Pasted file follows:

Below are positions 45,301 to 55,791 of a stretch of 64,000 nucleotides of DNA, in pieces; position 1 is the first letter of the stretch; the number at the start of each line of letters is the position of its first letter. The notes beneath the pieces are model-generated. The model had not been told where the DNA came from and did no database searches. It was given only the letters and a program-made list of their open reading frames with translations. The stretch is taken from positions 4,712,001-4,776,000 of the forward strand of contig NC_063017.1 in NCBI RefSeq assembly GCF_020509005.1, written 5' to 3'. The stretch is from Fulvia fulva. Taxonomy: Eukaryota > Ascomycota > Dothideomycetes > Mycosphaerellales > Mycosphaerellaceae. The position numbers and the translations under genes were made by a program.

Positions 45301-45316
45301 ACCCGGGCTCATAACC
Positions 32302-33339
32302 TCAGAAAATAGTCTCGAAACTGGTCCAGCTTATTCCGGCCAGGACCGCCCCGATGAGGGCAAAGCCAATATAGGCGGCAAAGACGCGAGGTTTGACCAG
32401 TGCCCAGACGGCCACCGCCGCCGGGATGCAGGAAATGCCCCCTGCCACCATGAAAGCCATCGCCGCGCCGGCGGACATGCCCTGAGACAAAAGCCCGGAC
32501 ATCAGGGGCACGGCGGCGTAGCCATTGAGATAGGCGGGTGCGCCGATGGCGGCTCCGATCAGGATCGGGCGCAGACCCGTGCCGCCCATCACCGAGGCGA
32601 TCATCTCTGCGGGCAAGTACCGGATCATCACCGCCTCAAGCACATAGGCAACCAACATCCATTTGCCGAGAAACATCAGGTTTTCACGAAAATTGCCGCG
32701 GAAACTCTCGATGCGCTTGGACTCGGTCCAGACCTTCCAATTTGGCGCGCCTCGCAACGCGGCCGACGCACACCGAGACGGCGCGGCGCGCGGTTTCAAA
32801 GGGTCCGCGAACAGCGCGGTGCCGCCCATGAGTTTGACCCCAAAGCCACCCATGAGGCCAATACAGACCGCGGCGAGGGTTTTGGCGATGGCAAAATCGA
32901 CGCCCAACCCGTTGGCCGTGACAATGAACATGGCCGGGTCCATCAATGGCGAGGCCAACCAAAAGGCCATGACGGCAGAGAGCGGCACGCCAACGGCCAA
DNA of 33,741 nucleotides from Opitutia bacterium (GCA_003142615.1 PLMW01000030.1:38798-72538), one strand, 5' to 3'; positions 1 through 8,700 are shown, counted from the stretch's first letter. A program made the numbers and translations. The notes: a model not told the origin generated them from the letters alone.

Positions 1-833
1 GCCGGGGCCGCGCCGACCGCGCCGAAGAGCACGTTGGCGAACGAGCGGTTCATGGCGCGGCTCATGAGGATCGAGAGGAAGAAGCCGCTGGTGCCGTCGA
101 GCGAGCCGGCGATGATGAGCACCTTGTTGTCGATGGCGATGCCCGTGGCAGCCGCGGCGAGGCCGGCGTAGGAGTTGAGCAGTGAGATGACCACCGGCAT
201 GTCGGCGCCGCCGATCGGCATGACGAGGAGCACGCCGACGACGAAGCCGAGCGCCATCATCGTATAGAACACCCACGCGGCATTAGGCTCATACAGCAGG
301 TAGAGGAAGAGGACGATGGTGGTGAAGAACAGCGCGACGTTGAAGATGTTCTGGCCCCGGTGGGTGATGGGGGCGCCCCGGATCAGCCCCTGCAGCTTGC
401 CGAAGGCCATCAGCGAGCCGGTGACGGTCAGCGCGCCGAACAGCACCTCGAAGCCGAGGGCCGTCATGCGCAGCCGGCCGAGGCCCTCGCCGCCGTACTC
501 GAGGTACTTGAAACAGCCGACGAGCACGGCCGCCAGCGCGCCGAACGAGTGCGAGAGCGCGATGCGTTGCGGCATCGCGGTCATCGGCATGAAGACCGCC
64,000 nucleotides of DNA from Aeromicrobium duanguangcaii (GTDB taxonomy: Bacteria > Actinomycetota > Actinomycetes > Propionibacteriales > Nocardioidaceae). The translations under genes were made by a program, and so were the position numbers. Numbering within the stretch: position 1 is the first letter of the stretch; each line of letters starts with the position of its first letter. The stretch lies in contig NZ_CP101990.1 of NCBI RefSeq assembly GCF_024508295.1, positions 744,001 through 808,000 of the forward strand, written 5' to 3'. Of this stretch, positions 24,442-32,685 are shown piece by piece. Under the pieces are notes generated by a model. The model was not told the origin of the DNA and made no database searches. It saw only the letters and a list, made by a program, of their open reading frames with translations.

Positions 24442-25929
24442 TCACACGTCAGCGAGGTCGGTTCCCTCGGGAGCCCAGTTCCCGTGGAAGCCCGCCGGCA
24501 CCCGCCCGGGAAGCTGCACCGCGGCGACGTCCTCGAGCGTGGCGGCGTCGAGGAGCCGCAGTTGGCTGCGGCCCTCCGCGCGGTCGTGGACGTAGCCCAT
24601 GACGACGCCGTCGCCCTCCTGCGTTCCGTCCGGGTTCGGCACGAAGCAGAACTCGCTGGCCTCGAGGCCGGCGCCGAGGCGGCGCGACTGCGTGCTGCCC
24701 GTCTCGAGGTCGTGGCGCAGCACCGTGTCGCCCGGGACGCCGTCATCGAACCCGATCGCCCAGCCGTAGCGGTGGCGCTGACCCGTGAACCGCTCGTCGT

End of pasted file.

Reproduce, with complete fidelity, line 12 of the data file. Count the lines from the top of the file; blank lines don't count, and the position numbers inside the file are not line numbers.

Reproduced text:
DNA of 33,741 nucleotides from Opitutia bacterium (GCA_003142615.1 PLMW01000030.1:38798-72538), one strand, 5' to 3'; positions 1 through 8,700 are shown, counted from the stretch's first letter. A program made the numbers and translations. The notes: a model not told the origin generated them from the letters alone.